The Pentagon insists any missile from the Democratic People’s Republic of Korea fired at the United States could easily be shot down, but independent auditors and investigators claim that may be a dubious proposition. The Pentagon has dumped $40 billion into its ground missile defense program to neutralize threats posed by rockets from North Korea or Iran, but huge questions remain as to how successful that program has been. A 2016 report from the Government Accountability Office found that the multi-billion dollar Ground-based Midcourse Defense system has just a 50 percent accuracy rate in shooting down enemy missiles. The schema for defeating enemy missiles has been compared to using a bullet to stop a bullet, a prospect that doesn’t exactly inspire hope.
Defense officials conveniently overlook such issues in their proclamations about US security. Generals have been misleading political leaders to believe that they have a military capability that, in fact, they don’t have, said David Wright, a scientist at the Union of Concerned Scientists’ Global Security Program. While the US and North Korea keep up their tit-for-tat saber-rattling, one detail about Pyongyang’s missile program is clear: the North has never tested an intercontinental ballistic missile capable of flying across the Pacific. This perhaps gives citizens on the US West Coast reason for relief.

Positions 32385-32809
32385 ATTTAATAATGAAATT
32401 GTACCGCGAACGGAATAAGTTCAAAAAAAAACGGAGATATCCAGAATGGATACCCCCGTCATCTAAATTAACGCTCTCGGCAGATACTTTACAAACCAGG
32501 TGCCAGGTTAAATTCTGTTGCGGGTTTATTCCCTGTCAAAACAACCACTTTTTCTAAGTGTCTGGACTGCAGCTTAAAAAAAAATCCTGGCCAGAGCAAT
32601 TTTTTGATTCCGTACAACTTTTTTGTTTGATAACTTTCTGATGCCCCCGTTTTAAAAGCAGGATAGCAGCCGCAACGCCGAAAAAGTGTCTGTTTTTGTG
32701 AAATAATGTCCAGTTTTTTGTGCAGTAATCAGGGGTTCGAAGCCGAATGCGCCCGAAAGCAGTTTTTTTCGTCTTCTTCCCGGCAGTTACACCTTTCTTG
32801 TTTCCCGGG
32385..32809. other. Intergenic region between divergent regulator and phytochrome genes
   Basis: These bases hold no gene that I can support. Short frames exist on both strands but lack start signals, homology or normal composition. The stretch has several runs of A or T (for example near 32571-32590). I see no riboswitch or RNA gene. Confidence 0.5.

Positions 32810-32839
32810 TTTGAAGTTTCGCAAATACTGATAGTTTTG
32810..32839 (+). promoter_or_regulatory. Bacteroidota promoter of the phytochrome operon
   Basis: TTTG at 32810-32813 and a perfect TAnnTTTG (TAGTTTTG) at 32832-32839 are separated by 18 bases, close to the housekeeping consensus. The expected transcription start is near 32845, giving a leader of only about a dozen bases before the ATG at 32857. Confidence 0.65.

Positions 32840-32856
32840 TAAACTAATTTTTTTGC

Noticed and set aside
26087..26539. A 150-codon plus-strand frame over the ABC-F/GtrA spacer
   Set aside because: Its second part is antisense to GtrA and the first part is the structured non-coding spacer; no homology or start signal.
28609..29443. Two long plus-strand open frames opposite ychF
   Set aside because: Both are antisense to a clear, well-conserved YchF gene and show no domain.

Still, though, 33-year-old Kim Jung-un, the leader of North Korea, could flight test an ICBM today and it could work or it could take 12 to 24 months to make corrections, according to Josh Pollack of the Middlebury Institute of International Studies. There is consensus among US experts that North Korea attaching a nuke to an ICBM is well within the range of their technical capabilities and competence. And according to the GAO report, the US has only “partial capability” to defend against a “simple” ballistic missile strike from North Korea or Iran.
The risks of harm rise as one moves closer to North Korea itself, however, and for the 80,000 American soldiers stationed across the Pacific Theater, not to mention the country’s neighbors, the threat of a nuclear attack from North Korea is looking all too real.